The problem is the science isn't very good. The lack of specificity of the findings and the fact that it is usually just cortisol, or at best one or two other things measured at the same time (GR expression needs to be measured at a minimum) means we don't learn very much about the mechanisms involved from such experiments.
 
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Onslow

Active Member
How? While such factors may well be risk factors, they are neither necessary, nor sufficient to trigger or maintain the illness.
Two possibilities:

[1] When the brain gets into the hypocortisolism state, it is difficult to break out of.
[2] Psychological factors from the illness itself.

I've looked hard for such mechanisms in the literature for years and haven't seen anything I'd consider convincing.
I guess it depends what you determine "convincing". You sound like a hard person to convince (and I'm not going to try).

The study provides no such evidence of efficacy, as no objective measures of functioning were measured and such studies cannot be blinded. The study shows that subjective short term questionnaire answering behaviour was different in NL vs UK patients - and therapist effects, cultural biases etc could explain that just as much as subtly different methodologies.
It seems unlikely that "questionnaire answering behaviour" could cause an extremely high effect size of 1.74, but if that's what you want to believe...

The problem is there are no objective measures of functioning. CFS patients have normal fitness (unless deconditioned, but that is not fundamental to the illness). Moderately affected patients have normal step counts. Severely affected patients obviously have lower step counts, but they typically aren't included in these studies.


That is flawed logic. Avoidance is not a solution that leads to improvement in capacity - it's just that proper pacing is preventative for people getting worse. If the person's underlying health had improved, then they would be able to do the 'stressful' or more physically demanding work (which they no doubt could easily do before the illness) without problem.
The point is that there was no difference in how physically demanding the activities were. The "treatment" involved doing activities that were just as physically demanding as the work that was avoided. It was the mental stress of the work (he didn't want to do it) that appeared to make the difference. Avoidance of stresses like this certainly is a valid strategy, although this particular strategy obviously this only applies to moderately affected patients who are still working.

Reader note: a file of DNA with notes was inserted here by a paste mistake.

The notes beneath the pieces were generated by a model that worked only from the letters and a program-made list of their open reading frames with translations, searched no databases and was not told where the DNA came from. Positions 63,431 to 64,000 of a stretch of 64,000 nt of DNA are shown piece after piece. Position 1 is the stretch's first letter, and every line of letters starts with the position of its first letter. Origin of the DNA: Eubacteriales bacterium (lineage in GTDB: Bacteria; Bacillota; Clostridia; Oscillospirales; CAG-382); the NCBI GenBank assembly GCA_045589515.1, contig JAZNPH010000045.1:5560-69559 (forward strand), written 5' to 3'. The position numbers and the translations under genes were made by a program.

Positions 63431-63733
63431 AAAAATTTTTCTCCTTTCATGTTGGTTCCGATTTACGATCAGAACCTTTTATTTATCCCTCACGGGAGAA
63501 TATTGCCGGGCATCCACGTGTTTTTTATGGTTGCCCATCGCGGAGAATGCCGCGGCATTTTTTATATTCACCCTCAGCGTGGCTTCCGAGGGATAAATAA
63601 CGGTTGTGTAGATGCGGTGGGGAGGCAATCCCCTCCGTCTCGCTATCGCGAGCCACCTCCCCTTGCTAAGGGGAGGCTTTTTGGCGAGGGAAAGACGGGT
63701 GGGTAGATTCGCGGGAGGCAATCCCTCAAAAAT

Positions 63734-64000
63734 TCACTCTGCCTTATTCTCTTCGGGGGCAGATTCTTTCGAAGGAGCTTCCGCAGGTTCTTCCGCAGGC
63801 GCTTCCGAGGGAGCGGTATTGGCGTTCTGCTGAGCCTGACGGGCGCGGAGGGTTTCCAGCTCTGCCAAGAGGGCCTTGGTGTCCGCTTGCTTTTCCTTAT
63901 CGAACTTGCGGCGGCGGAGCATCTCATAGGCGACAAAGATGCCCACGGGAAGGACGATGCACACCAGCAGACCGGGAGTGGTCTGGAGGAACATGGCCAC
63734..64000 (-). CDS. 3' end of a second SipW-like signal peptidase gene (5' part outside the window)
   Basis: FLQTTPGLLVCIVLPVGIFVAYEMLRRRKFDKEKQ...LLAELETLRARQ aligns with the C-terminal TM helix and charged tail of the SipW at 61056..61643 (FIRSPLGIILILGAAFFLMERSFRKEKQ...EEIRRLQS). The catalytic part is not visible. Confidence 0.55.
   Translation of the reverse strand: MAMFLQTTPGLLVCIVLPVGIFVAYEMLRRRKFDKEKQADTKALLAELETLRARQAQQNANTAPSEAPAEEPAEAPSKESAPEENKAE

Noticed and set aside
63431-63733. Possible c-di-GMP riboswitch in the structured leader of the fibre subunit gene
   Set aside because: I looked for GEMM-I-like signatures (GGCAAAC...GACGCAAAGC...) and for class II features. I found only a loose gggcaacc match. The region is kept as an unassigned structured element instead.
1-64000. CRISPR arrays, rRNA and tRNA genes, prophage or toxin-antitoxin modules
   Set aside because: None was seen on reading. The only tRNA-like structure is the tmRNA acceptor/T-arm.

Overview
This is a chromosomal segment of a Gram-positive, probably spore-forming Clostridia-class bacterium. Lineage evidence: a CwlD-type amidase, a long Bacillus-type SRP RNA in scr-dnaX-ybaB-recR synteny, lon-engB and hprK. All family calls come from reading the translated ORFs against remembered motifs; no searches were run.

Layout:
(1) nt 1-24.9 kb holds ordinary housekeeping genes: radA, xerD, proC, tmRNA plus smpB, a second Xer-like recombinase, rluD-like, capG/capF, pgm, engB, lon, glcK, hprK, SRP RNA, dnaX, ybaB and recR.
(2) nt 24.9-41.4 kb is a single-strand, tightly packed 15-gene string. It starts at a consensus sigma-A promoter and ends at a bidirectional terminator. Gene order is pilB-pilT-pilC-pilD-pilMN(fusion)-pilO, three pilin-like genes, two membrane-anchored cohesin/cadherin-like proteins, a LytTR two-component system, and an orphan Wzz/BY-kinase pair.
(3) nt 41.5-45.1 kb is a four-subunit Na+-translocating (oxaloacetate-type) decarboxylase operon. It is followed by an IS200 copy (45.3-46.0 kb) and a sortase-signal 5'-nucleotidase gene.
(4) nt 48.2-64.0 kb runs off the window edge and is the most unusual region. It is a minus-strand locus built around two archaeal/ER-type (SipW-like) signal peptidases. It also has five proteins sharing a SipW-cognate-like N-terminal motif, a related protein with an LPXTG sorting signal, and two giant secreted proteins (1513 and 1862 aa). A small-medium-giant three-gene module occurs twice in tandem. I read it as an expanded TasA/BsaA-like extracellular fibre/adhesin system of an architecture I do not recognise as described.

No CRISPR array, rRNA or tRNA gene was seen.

Snow Leopard

Active Member
Two possibilities:

[1] When the brain gets into the hypocortisolism state, it is difficult to break out of.
[2] Psychological factors from the illness itself.
Which are mediated (biologically) how? (rhetorical question)

It seems unlikely that "questionnaire answering behaviour" could cause an extremely high effect size of 1.74, but if that's what you want to believe...
I'm surprised that anyone cares about effect sizes when there is no control. As Neuroskeptic said when specifically asked about this: generally that's meaningless. That's why you need a control. Within-group D = natural improvement + regression to the mean + placebo effect + real effect. Real effect is generally only a small % of the within group effect, only a placebo controlled study can reveal that.

The problem is there are no objective measures of functioning. CFS patients have normal fitness (unless deconditioned, but that is not fundamental to the illness). Moderately affected patients have normal step counts. Severely affected patients obviously have lower step counts, but they typically aren't included in these studies.
The key is to use a combination of objective measures, including fitness testing, actigraphy, neuropsychological testing and to set composite measures of improvement (eg if step count is normal, then improvement on that is not required). Jonathan Edwards had some stuff to say about how outcome measures could be improved (and how composite measures are sometimes used in other trials for other medical conditions - even when it means the end result seems less impressive). But actigraphy is more than step count and the patterns (eg day to day variation and intensity of exercise are much more revealing than total step count).



The point is that there was no difference in how physically demanding the activities were. The "treatment" involved doing activities that were just as physically demanding as the work that was avoided. It was the mental stress of the work (he didn't want to do it) that appeared to make the difference. Avoidance of stresses like this certainly is a valid strategy, although this particular strategy obviously this only applies to moderately affected patients who are still working.
So when doing less psychologically demanding activities, we answer differently on questionnaires. That's great, but it doesn't mean that person's physical health has improved.